More Undergraduate Students Receive Financial Aid But Still Fall Short of Meeting College Costs
By Katherine Saunders and Marcie Foster
Both the percentage of undergraduate students receiving financial aid and the average annual amount of aid has increased since the end of the Great Recession, according to new data from the National Postsecondary Student Aid Survey (NPSAS) released by the National Center for Education Statistics.
Some 71 percent of undergraduates received some form of financial aid in the 2011-2012 academic year, compared to 66 percent in 2007-2008, with the average aid amount increasing from $9,000 to $10,800.While this increase is partly due to expanded Pell Grant eligibility, rising college enrollment and skyrocketing college costs likely played a significant role.
Yet, while more undergraduates are receiving student aid, the average college student still suffers from significant unmet need—the “gap” between college costs and what students can afford to pay on their own or with grant aid. This gap must be financed through public or private loans, or with additional funds from the student beyond what they may be able to afford.
Community college students are among those undergraduates with substantial unmet need. For example, in 2007-2008, over 98 percent of independent, full-time community college students with incomes in the bottom three quartiles (<$30,622) had unmet need. And in 2012-2013, the average full-time community college student had more than $6,000 in unmet need, according to the College Board.
Those with unmet need may receive financial aid, including Pell Grants, but that support is not enough to meet college costs, often forcing students to take out loans. The new NPSAS data confirms this: forty percent of undergraduates borrowed federal loans in 2011-12, a 5 percent increase over 2007-2008.The average amount borrowed grew from $5,000 to $6,400.
Unmet need, particularly for community college students, acts as a barrier to academic success and upward mobility. Unmet need forces community college students to work longer hours and scale back their enrollment to part-time, delaying or threatening their degree completion. A 2009 study found that 69 percent of students who left school without a degree or certificate did not receive scholarships or financial aid.
Selected findings in the NPSAS data also demonstrate persistent inequalities in the receipt of aid among different types of students. For instance, independent students are less likely to receive state or institutional aid than their dependent peers. Only 18.7 percent of independent students received state aid, compared to 26.4 percent of dependent students. Moreover, just 18.6 percent of independent students received institutional aid, compared to 40.6 percent of dependent students.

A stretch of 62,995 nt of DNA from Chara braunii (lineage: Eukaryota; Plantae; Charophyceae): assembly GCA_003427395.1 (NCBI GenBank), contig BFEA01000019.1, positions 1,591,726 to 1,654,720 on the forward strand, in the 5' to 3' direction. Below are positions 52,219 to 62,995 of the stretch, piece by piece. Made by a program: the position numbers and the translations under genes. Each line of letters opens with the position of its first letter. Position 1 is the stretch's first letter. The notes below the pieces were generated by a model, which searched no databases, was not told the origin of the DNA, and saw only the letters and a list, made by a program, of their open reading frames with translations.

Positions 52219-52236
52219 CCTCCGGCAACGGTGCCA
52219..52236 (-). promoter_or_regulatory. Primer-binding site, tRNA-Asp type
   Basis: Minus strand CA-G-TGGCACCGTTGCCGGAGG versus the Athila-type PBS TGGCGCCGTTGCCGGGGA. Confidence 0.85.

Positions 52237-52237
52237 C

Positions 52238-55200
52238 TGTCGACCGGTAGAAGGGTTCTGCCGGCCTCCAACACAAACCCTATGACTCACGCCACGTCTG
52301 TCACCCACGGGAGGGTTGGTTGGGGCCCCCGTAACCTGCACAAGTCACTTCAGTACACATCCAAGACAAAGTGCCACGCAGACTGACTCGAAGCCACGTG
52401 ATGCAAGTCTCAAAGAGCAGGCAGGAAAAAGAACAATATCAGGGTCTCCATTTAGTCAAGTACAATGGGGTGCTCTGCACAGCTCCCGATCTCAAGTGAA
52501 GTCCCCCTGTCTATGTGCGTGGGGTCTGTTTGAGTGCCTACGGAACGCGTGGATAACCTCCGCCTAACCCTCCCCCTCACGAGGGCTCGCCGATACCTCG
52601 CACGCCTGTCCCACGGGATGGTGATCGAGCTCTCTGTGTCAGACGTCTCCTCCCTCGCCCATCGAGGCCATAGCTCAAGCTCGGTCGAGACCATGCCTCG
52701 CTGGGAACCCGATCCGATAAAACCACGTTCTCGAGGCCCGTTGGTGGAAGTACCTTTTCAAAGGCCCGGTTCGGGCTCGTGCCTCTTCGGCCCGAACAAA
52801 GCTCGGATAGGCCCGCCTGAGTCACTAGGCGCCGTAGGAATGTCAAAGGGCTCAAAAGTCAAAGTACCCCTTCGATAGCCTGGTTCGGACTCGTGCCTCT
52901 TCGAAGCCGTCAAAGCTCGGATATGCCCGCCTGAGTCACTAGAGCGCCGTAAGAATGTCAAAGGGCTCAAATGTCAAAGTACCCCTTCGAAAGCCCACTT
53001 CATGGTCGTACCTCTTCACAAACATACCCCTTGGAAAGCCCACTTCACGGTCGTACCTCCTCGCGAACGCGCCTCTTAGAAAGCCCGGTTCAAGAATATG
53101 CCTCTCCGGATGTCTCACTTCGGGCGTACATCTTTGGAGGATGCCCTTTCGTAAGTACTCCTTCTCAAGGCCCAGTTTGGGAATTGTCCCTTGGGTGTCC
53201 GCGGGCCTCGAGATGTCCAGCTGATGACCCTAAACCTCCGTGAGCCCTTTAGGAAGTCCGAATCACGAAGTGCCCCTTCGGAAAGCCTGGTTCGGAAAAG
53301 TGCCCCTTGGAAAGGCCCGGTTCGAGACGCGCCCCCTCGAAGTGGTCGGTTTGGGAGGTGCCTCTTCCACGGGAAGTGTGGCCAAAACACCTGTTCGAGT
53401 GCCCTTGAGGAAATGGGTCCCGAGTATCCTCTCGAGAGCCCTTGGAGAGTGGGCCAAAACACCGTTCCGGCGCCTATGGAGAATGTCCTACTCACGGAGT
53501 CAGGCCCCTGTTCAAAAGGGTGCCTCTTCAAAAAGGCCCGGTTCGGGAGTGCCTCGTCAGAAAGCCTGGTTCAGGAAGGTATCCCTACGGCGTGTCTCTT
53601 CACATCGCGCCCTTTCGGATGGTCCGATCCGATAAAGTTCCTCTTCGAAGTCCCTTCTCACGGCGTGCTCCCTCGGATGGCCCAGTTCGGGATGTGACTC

Additionally, data indicate that a greater proportion of independent undergraduate students (compared to dependent students) are extremely low-income. Fifty percent of independent students have incomes below $20,000, while only 15.8 percent of dependent students come from families that make less than $20,000.And it is worth noting that these figures only capture full-time, full-year undergraduates, a category under which fewer independent students fall. Independent students are more likely to attend college a mixture of part-time, full-time, and less-than-half-time; only half of independent students are enrolled mostly full-time (48.8 percent),compared to three-fourths (74.4 percent) of dependent students.
Despite the perception that community college is more affordable due to lower tuition rates, other college costs, such as books, supplies, and living expenses, are still substantial. More must be done to ensure that low-income students receive sufficient aid to address their still-high levels of unmet need.
Federal policies to support this goal include reducing the “work penalty” for low-income college students by allowing them to keep a greater proportion of their income from work to help cover living expenses; preserving continuous student aid among students who attend college a mix of full and part-time, reducing unexpected drop-offs in aid; and awarding the neediest students additional aid by using a “negative expected family contribution” to calculate a student’s ability to pay.
Increasing access to public benefits such as food assistance, health insurance, and child care subsidies is also a critical strategy to help fill the gap between financial aid and the resources needed to attend and complete college. CLASP is advancing that approach through its Benefits Access for College Completion (BACC) initiative.